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By offering fluent, accurate translations of extracts and fragments from a wide assortment of ancient texts, this volume allows a comprehensive overview of ancient Greek and Roman concepts of "otherness," as well as Greek and Roman views of non-Greeks and non-Romans. A general introduction, thorough annotation, maps, a select bibliography, and an index are also included.
"This collection of translated excerpts from Greek and Latin authors, from the 8th c. BCE to the 3rd c. CE, brings together a wide range of texts, chosen from historians, epic poets, geographers, medical writers, satirists and others, marvelously illustrating the curiosity of Greeks and Romans about 'race' and 'ethnicity,' self and other.
"Since for ancient Greeks and Romans one essential element of identity and difference was customs, we learn a lot from these texts about sex and marriage, funerals, and warfare in the Mediterranean and surrounding lands. But the ancient authors also featured banalities such as clothing, horse bits, cooking, and even trash talking.
"The translations are fresh, accurate, and accessible. . . . In a brisk and smart Introduction [the editors] point out the absence of fixed words for race and ethnicity in classical antiquity even as they provide some good references for exploring the complexity of these modern concepts."
—Mary T. Boatwright, Duke University
"This highly affordable, lively and wide-ranging anthology will be an invaluable study resource for courses on ancient identities and ideas about foreigners. . . . It will also appeal to the general reader interested in exploring what Greeks and Romans thought and wrote about peoples often styled 'barbarian,' not least because knowledge of such material was instrumental in the formation of the modern disciplines of anthropology, ethnography and geography. Both the high quality of the translation and the fact that it presents sizable chunks of text for students to ponder make it an ideal teaching text.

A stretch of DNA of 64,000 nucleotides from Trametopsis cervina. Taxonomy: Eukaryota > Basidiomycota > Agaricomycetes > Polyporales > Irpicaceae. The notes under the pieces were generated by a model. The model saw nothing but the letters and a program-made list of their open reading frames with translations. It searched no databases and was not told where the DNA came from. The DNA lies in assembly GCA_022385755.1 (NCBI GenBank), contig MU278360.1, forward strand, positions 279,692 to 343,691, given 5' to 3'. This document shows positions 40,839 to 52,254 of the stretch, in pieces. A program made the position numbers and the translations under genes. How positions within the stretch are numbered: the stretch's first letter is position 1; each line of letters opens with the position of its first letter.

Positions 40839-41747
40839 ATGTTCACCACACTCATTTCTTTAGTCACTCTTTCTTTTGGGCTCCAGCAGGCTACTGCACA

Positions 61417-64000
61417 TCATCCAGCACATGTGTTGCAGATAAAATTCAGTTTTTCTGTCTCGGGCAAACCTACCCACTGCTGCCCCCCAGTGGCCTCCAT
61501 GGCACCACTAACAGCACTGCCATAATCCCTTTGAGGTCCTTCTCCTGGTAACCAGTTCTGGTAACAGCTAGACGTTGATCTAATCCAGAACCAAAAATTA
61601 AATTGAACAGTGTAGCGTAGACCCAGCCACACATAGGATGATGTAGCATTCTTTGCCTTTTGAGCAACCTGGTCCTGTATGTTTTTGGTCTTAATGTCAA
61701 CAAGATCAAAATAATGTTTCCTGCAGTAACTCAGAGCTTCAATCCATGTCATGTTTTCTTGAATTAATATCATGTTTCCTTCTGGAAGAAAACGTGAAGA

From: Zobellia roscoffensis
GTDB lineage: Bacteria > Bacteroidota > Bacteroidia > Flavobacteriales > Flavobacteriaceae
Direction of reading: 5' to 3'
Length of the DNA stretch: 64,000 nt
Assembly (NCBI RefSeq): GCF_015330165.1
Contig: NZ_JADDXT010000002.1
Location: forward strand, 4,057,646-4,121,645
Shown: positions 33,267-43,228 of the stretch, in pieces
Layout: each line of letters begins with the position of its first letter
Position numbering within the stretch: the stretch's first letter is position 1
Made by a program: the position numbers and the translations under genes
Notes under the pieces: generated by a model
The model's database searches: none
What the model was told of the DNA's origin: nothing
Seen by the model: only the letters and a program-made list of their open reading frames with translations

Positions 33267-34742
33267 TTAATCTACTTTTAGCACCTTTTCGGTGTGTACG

"Wild flights of fancy, tales of mythical monstrosity and cruel/bizarre stereotypes sit side-by-side. Dicaeopolis's response seems the most apt: 'Wowzers!'"
—Journal of Classics Teaching
"Will allow students to understand for themselves how ancient Greeks and Romans conceived of foreign populations and how they thought about issues of racial, ethnic, and cultural difference."
—Jonathan Hall, University of Chicago
"Very rich. . . . Following an introduction to classical environmental, genetic, and cultural theories of difference, the sources range over the many peoples of the ancient Mediterranean and beyond, from Egypt to Europe. The reach of this text—and its emphasis on the Greek and Roman views of the 'other'—will make it particularly useful for courses on ethnicity taught in Ancient Mediterranean Studies programs."
—Molly Myerowitz Levine, Howard University
"A considerable resource for anyone seeking to understand ancient theories of otherness; it will also provide an abundance of material to those who wish to explore how ancient ideas have contributed to modern conceptions of race and ethnicity."
—Phiroze Vasunia, University of Reading
Table of Contents:
Race and Ethnicity: Modern Concepts, Ancient Texts
Organization and Structure
Note on Translations
1. Homer and Hesiod: Early Theories of Race and Ethnicity
2. Genealogies and Origins
3. Environmental Theories
4. Genetic Theories
5. Cultural Theories
The Peoples of the Ancient World
1. The Inhabited World
2. Africa: Egypt
3. Africa: Libya, Numidia, Carthage
4. Africa: Ethiopia and Beyond
5. Asia: Persia, Media, Babylon, Parthia
6. Asia: Judaea and the Jews
7. Asia: Arabia
8. Asia: India, China and the Edges of the World
9. Europe: Black Sea Region
10. Europe: Gaul, Germany, Britain
About the Sources
Index of People, Places, and Some Animals
About the Authors:
Rebecca Futo Kennedy is Assistant Professor of Classics, Denison University.
C. Sydnor Roy is Visiting Assistant Professor of Classics, Haverford College.
Max L. Goldman is Senior Lecturer, Vanderbilt University.